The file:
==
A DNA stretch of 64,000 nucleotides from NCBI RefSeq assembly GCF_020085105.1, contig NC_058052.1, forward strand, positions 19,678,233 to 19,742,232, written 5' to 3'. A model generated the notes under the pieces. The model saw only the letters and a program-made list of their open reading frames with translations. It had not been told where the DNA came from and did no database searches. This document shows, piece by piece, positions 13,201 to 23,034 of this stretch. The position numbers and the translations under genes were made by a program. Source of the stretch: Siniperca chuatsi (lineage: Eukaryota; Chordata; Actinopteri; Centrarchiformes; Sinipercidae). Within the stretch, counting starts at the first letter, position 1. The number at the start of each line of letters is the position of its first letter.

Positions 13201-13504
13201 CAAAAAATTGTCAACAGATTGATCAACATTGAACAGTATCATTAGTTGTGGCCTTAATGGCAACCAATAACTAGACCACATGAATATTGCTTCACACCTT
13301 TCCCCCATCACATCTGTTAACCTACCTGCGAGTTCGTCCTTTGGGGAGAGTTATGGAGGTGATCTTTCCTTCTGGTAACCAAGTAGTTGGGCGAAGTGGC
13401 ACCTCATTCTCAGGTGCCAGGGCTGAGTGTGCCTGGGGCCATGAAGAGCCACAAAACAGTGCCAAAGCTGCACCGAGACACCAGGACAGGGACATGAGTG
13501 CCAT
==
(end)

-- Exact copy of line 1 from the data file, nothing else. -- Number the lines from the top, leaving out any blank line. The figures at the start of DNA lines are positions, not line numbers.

A DNA stretch of 64,000 nucleotides from NCBI RefSeq assembly GCF_020085105.1, contig NC_058052.1, forward strand, positions 19,678,233 to 19,742,232, written 5' to 3'. A model generated the notes under the pieces. The model saw only the letters and a program-made list of their open reading frames with translations. It had not been told where the DNA came from and did no database searches. This document shows, piece by piece, positions 13,201 to 23,034 of this stretch. The position numbers and the translations under genes were made by a program. Source of the stretch: Siniperca chuatsi (lineage: Eukaryota; Chordata; Actinopteri; Centrarchiformes; Sinipercidae). Within the stretch, counting starts at the first letter, position 1. The number at the start of each line of letters is the position of its first letter.